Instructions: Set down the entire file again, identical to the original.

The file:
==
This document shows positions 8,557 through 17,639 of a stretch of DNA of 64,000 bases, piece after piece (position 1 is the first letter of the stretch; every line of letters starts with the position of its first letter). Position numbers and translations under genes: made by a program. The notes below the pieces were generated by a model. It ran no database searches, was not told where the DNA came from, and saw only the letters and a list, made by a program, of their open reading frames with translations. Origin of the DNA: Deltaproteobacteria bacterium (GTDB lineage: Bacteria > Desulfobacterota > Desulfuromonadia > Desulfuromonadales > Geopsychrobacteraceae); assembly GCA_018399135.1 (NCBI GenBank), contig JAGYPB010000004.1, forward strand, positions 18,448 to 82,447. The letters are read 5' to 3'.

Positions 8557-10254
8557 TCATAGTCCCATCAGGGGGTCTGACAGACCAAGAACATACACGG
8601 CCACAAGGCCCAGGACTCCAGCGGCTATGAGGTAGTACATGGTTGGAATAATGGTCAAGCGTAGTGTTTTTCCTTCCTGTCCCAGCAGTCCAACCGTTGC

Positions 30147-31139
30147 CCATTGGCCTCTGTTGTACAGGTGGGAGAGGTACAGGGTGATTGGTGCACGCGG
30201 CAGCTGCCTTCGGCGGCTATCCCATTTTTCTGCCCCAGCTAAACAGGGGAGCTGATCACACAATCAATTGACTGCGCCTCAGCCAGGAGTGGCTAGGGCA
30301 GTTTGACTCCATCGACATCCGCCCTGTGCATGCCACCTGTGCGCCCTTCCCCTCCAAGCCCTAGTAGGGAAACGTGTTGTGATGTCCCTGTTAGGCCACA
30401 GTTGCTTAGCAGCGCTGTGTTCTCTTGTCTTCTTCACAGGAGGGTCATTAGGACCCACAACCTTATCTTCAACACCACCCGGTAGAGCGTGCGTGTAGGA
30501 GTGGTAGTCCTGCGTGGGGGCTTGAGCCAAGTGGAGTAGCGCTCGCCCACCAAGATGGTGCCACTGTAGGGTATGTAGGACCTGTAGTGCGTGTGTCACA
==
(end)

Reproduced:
This document shows positions 8,557 through 17,639 of a stretch of DNA of 64,000 bases, piece after piece (position 1 is the first letter of the stretch; every line of letters starts with the position of its first letter). Position numbers and translations under genes: made by a program. The notes below the pieces were generated by a model. It ran no database searches, was not told where the DNA came from, and saw only the letters and a list, made by a program, of their open reading frames with translations. Origin of the DNA: Deltaproteobacteria bacterium (GTDB lineage: Bacteria > Desulfobacterota > Desulfuromonadia > Desulfuromonadales > Geopsychrobacteraceae); assembly GCA_018399135.1 (NCBI GenBank), contig JAGYPB010000004.1, forward strand, positions 18,448 to 82,447. The letters are read 5' to 3'.

Positions 8557-10254
8557 TCATAGTCCCATCAGGGGGTCTGACAGACCAAGAACATACACGG
8601 CCACAAGGCCCAGGACTCCAGCGGCTATGAGGTAGTACATGGTTGGAATAATGGTCAAGCGTAGTGTTTTTCCTTCCTGTCCCAGCAGTCCAACCGTTGC

Positions 30147-31139
30147 CCATTGGCCTCTGTTGTACAGGTGGGAGAGGTACAGGGTGATTGGTGCACGCGG
30201 CAGCTGCCTTCGGCGGCTATCCCATTTTTCTGCCCCAGCTAAACAGGGGAGCTGATCACACAATCAATTGACTGCGCCTCAGCCAGGAGTGGCTAGGGCA
30301 GTTTGACTCCATCGACATCCGCCCTGTGCATGCCACCTGTGCGCCCTTCCCCTCCAAGCCCTAGTAGGGAAACGTGTTGTGATGTCCCTGTTAGGCCACA
30401 GTTGCTTAGCAGCGCTGTGTTCTCTTGTCTTCTTCACAGGAGGGTCATTAGGACCCACAACCTTATCTTCAACACCACCCGGTAGAGCGTGCGTGTAGGA
30501 GTGGTAGTCCTGCGTGGGGGCTTGAGCCAAGTGGAGTAGCGCTCGCCCACCAAGATGGTGCCACTGTAGGGTATGTAGGACCTGTAGTGCGTGTGTCACA